India is likely to resist the American
pressure on complying with the reimposed Iranian sanctions as it has been a
traditional policy of New Delhi to enforce only UNSC-authorised sanctions, a
Congressional report has told lawmakers.
The Trump administration has threatened entities and countries with
consequences if they do not bring down their import of Iranian oil to zero by
India, one of the biggest importers of Iranian
oil, is unlikely to do so given its huge energy needs. The Trump administration
is currently in talks with India on issues related to Iranian sanctions.
"India's position has generally been that
it will only enforce sanctions authorised by UN Security Council resolutions,
rendering it likely that India will resist US efforts to compel it to comply
with reimposed US sanctions such as those that mandate cuts in oil purchases
from Iran," the independent Congressional Research Service (CRS) said in
its latest report on Iran.
In its report meant for US lawmakers to take
informed decision, the CRS said India and Iran have overlapping histories and
civilisations, and they are aligned on several strategic issues.
Tens of millions of India's citizens are Shiite
Muslims. Both countries have historically supported minority factions in Afghanistan
that are generally at odds with Afghanistan's dominant Pashtun community, said
the report dated September 11.
According to the CRS, as international sanctions
on Iran increased in 2010-2013, India sought to preserve its longstanding ties
with Iran while cooperating with the sanctions regime.
In 2010, India's central bank ceased using a
Tehran-based regional body, the Asian Clearing Union, to handle transactions
with Iran. In January 2012, Iran agreed to accept India's local currency, the
rupee, to settle nearly half of its sales to India, it said.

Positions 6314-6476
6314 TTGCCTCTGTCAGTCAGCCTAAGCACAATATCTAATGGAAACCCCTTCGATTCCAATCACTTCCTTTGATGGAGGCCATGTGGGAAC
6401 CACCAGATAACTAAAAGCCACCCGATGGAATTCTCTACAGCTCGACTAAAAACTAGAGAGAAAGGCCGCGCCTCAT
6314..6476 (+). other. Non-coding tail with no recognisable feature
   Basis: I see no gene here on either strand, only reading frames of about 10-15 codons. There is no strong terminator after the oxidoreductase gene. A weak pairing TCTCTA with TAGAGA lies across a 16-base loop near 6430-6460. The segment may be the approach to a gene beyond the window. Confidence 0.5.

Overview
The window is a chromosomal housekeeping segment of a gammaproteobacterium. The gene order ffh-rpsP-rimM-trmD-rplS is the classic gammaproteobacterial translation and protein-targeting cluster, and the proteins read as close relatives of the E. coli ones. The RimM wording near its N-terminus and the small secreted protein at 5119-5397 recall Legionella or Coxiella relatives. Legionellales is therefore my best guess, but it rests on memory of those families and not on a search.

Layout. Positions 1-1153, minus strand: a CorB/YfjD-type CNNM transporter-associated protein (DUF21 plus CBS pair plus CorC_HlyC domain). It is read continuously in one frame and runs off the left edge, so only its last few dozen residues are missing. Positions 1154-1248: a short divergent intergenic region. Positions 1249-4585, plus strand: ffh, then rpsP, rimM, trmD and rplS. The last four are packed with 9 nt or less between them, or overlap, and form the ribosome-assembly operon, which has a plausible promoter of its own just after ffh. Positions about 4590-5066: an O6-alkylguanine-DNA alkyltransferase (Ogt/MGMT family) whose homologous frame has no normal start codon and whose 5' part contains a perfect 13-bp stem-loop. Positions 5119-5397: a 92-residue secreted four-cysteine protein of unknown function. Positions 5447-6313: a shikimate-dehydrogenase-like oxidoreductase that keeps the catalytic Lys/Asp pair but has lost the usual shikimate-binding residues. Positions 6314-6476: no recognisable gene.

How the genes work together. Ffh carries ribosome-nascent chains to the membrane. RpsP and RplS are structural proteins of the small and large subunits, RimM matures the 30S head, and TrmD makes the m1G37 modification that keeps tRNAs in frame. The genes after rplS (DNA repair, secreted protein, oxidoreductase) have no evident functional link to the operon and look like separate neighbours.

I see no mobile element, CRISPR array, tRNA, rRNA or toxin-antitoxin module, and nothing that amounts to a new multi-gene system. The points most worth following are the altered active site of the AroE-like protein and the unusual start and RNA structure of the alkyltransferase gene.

During 2011-2015, India reduced its purchases of
Iranian oil, at some cost to its own development, in order to receive from the
US administration exemptions from sanctions, the CRS said.
India has increased oil purchases from Iran to
nearly pre-2012 levels after sanctions were lifted, and in May 2016 India
agreed to transfer to Iran about $6.5 billion that it owed for Iranian oil
shipments but which was held up for payment due to sanctions, it said.
The CRS said some projects that India has
pursued in Iran involve not only economic issues but national strategy.
"India has long sought to develop Iran's
Chabahar port, which would give India direct access to Afghanistan and Central
Asia without relying on transit routes through Pakistan," the report said.
Noting that India had hesitated to move forward
on that project because of US opposition to projects that benefit Iran, the CRS
said. India has said that the implementation of Joint Comprehensive Plan of
Action (JCPOA) sanctions relief in January 2016 paved the way for work to begin
in earnest on the Chabahar project.
India, Iran and Afghanistan held a ceremony in
May 2016 to herald the start of work on the port based on an Indian pledge of
$500 million investment in it, with Iran to provide the remaining $500 million.
Work was slowed by the difficulty equipment
suppliers had in obtaining financing for the project, a consequence of
hesitancy among banks about whether the US might still try to sanction the
The CRS report said that during a visit to India
in June 2018, US Ambassador to the UN Nikki Haley said the Trump administration
might consider providing exemptions to US sanctions to enable the Chabahar work
to continue because the project is vital to Afghanistan's development and
reducing its dependence on Pakistan.
India has already begun shipping wheat to
Afghanistan through this new port. During Iran President Hassan Rouhani's visit
to India in February 2018, he and India's Prime Minister Narendra Modi signed
memoranda outlining future expanded energy cooperation, the report added.
The US, which is renewing sanctions on Iran,
reimposed some of the financial sanctions from August 6, while those affecting
Iran's petroleum sector will come into effect from November 4.